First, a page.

As many American consumers know, “pharma” means the big business of drug therapy. According to the U.S. National Library of Medicine, drug discovery is no longer a “target-and-mechanism-agnostic approach,” rooted in ethnobotanical information and infused with “serendipity.” Instead, drug discovery has grown into a hypothesis-driven, target-based approach.
This, thanks to advances in molecular biology, knowledge of the human genome, data computation and impactful changes in the pharmaceutical industry. Now, according to PharmaExec.com, the “holy grail” of computer-aided drug design (aka CADD) is the accurate prediction of the bond between a drug molecule and its protein target.
This is where academia comes in—namely Chemists and Professors Rommie Amaro and Michael Gilson at the University of California San Diego. Together with a team of scientists, they contribute to drug discovery by converting their basic science research findings into potential new medical treatments. In fact, Amaro and Gilson’s latest research results, published in Structure, present promise for addressing the challenges of computational methods in the drug discovery process with a new prospective, or “blinded,” prediction challenge called Continuous Evaluation of Ligand Protein Predictions (CELPP).
This is a method that scientists can use to ease the synthesis and evaluation of the algorithms, chemistry and technology needed to predict the bound poses of ligands—molecules that bind to other molecules—within a targeted protein. This is necessary in order for a new drug to be designed. It’s all very technical, but basically things called docking calculations can speed up drug discovery by predicting the bound poses of ligands. But chemists aren’t sure which docking methods work best. This is where CELPP is already proving to be useful.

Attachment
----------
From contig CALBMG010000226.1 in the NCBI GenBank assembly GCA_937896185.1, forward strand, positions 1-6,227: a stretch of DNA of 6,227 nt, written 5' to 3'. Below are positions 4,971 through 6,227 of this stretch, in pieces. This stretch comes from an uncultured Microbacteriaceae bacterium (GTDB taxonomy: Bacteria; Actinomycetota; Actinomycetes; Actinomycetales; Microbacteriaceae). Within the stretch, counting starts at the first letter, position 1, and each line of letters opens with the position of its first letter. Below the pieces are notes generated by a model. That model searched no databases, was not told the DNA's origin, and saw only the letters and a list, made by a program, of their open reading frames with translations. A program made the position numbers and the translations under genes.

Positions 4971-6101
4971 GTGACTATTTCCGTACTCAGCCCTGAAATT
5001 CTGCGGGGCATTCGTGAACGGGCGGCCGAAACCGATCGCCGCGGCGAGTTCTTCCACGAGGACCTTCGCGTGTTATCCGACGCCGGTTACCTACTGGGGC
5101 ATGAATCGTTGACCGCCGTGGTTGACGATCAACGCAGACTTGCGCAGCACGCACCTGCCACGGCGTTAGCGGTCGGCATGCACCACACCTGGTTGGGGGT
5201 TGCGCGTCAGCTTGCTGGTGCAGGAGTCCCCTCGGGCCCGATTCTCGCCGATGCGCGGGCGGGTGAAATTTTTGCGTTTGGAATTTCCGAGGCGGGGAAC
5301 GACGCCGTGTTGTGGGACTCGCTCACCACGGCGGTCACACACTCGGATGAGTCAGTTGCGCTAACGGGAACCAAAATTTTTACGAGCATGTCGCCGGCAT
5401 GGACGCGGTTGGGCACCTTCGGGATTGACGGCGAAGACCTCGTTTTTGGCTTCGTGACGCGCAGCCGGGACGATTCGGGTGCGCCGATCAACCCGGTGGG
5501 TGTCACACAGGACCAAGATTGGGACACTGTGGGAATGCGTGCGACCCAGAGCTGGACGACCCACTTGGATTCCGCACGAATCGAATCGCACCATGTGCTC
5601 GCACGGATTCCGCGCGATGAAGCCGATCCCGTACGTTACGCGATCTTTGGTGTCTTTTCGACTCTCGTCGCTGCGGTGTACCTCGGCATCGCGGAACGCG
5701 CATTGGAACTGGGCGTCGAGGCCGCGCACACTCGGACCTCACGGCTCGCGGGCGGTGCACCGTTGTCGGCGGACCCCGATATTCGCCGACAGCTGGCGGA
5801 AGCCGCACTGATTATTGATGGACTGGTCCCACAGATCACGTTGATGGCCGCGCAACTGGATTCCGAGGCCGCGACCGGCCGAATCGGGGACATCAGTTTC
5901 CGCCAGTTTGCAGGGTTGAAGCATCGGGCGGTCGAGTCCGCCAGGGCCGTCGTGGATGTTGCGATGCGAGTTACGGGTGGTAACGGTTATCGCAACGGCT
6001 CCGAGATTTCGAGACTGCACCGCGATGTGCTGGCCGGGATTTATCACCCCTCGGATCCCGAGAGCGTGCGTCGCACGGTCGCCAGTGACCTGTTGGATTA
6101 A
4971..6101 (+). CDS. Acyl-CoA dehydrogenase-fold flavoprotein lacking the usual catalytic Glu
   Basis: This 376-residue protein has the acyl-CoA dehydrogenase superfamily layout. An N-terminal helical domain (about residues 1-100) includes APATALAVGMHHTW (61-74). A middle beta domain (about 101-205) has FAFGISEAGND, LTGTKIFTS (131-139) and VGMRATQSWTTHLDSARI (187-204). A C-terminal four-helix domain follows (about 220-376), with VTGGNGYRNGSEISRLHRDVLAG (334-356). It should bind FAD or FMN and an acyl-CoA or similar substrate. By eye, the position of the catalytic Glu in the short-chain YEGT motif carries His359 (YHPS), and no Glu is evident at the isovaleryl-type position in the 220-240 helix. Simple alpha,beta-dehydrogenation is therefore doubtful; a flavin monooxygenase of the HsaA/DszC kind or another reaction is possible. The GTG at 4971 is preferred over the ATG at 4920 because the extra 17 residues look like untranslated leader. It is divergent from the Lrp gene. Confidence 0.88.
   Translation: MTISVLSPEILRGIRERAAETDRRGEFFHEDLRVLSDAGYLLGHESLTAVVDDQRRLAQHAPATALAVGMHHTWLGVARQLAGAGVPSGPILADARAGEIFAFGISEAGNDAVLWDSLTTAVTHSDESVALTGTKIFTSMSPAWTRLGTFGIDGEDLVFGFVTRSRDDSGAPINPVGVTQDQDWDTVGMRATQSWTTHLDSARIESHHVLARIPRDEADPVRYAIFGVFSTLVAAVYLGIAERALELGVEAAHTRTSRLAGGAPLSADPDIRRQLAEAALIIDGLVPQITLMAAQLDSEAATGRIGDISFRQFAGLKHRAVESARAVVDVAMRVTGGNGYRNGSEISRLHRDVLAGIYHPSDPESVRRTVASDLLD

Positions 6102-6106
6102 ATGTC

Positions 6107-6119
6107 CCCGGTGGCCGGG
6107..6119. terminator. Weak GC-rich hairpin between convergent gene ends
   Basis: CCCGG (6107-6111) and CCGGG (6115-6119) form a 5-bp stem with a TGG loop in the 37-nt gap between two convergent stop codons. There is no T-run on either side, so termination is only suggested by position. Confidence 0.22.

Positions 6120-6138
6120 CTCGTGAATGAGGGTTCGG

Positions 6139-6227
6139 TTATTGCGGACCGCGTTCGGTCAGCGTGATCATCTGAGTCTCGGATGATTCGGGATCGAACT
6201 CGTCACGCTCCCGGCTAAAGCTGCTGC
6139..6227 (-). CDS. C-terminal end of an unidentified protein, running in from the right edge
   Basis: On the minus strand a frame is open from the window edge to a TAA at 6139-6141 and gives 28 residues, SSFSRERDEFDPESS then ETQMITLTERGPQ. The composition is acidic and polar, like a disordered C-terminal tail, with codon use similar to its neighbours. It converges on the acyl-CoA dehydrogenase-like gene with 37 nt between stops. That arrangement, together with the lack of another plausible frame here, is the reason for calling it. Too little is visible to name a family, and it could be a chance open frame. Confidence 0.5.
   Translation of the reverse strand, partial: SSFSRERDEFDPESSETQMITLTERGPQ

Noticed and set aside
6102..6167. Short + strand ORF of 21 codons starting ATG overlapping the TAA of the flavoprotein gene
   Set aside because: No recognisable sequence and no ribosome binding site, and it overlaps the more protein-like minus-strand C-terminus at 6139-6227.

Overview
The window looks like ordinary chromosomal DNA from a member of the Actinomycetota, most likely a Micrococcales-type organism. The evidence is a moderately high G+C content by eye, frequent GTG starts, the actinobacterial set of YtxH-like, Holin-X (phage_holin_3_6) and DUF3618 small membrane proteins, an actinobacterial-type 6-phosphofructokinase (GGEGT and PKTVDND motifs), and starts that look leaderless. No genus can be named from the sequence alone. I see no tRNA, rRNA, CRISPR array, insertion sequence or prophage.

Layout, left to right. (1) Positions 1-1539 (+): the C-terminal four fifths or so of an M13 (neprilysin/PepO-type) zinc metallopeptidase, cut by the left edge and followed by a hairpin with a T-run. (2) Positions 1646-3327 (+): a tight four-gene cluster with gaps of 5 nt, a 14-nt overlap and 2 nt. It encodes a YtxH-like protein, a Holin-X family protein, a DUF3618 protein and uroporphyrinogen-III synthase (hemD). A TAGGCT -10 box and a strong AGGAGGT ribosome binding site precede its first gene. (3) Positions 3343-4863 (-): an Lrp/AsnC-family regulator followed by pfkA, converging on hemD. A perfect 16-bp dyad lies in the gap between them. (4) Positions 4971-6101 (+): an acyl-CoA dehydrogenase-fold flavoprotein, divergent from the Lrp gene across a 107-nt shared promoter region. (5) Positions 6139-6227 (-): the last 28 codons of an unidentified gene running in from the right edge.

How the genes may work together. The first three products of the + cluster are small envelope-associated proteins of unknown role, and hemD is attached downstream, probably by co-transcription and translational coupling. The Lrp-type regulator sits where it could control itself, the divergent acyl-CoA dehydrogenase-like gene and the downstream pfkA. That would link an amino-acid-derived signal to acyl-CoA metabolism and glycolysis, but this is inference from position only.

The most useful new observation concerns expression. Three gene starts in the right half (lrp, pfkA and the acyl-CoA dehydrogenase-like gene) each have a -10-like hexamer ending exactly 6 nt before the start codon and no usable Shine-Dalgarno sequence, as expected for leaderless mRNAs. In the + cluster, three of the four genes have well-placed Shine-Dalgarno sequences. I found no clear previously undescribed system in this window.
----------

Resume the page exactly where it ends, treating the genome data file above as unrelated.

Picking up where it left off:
“The discovery of a small molecule that binds a disease-related protein with high affinity is a key step in many drug discovery projects,” said Amaro.
The distinguished chemist explained that there are two main components of the computational challenge of structure-based ligand design: 1) the prediction of bound pose of a specific ligand and 2) using the predicted pose to assess the ligand’s binding affinity for the targeted protein. According to Amaro, both components have been intensively researched academically and commercially, with interest growing in automated workflows that prize a particular method.
What’s special about CELPP is that, through a new collaboration with the Research Collaboratory of Structural Bioinformatics (RCSB) Protein Data Bank (PDB), researchers now have early access to soon-to-be-released structures that are released on a weekly basis in the PDB.
“By taking advantage of this already existing flow of structural data into the PDB, we’ve effectively increased—by orders of magnitude—the data that software developers can use to test their algorithms and prized workflows,” noted Gilson. “In doing so, CELPP sets the stage for a technological leap forward in our ability to predict how a drug binds to its target.”
The study led by Amaro and Gilson details the challenges, the automation used to enable smooth predictions, comparative results for various docking workflows, and implications and directions for what they call a true “community science project.”
Source: UC San Diego